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Erika Hayasaki's feature stories and essays have appeared in WIRED, The Atlantic, Pacific Standard, The California Sunday Magazine, Newsweek, TIME, Glamour, Foreign Policy, The Wall Street Journal and other publications. She spent nine years as a staff metro reporter, education writer, and New York-based national correspondent for the Los Angeles Times.
Erika teaches courses in nonfiction storytelling, digital longform, and science and medical narrative writing at the University of California, Irvine, where she is an associate professor in the Literary Journalism Program, an undergraduate degree program dedicated to studying and practicing narrative journalism.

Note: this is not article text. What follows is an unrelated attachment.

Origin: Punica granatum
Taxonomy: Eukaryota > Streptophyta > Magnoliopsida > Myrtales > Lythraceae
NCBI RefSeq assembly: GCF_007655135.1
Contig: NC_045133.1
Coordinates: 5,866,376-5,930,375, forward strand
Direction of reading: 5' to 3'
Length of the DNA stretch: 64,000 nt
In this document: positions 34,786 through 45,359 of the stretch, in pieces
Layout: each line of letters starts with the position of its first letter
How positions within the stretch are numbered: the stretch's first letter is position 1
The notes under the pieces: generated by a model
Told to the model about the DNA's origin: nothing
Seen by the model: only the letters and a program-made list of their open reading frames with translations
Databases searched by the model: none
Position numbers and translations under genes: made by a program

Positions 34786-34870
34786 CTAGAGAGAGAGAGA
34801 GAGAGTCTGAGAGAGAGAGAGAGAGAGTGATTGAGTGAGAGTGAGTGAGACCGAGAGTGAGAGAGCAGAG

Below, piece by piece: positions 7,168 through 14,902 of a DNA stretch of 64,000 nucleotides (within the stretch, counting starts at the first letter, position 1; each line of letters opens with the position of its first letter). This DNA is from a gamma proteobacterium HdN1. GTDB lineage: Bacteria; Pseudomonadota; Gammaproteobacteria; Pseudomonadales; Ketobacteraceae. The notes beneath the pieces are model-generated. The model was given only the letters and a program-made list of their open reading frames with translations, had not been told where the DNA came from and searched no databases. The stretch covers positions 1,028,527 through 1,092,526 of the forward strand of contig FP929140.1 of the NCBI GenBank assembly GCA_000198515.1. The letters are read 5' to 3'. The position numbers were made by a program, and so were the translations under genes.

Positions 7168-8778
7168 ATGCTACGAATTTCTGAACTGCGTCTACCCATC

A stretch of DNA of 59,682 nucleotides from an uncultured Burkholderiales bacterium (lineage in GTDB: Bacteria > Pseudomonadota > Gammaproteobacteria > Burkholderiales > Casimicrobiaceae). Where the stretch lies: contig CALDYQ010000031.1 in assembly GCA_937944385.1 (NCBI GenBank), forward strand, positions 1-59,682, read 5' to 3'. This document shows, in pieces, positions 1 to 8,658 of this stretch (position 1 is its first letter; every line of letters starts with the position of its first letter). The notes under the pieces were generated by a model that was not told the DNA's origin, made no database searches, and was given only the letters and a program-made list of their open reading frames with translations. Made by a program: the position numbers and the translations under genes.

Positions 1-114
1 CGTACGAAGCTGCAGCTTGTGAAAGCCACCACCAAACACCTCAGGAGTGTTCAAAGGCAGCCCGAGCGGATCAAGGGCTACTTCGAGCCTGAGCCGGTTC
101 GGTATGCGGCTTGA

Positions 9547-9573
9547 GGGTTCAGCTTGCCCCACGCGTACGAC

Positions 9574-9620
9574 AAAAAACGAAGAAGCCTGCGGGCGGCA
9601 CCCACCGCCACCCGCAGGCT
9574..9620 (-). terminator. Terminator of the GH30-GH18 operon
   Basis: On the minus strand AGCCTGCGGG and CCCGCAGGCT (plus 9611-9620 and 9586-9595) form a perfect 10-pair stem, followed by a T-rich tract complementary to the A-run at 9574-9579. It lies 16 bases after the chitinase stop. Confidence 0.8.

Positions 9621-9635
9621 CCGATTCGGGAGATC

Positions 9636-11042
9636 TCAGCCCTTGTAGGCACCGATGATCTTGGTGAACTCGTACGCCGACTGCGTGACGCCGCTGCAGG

In 2014, she published her first book, The Death Class: A True Story About Life (Simon & Schuster), which has been featured in The New York Times, Entertainment Weekly, The Chicago Tribune, on NPR, MSNBC, USA Today, and others. The Death Class has been translated into Korean, Chinese, and Polish.
She has won awards from the Association of Sunday Feature Editors for her Los Angeles Times Magazine profile, "The Daughter," and from the Society for Features Journalism for her digital story, "The Girl Who Wouldn't Die." She received the Los Angeles Times Best Writing award for her stories about a new teacher's plight, a boy's dangerous journey to school and a cultural divide at a high school. She is a recipient of the American Society of Newspaper Editors Breaking News Award, and has twice been a finalist for the Livingston Award, including in 2008 for her reconstruction of the Virginia Tech shootings inside of a French class.
She lives in Los Angeles with her husband, and their daughter and identical twin boys.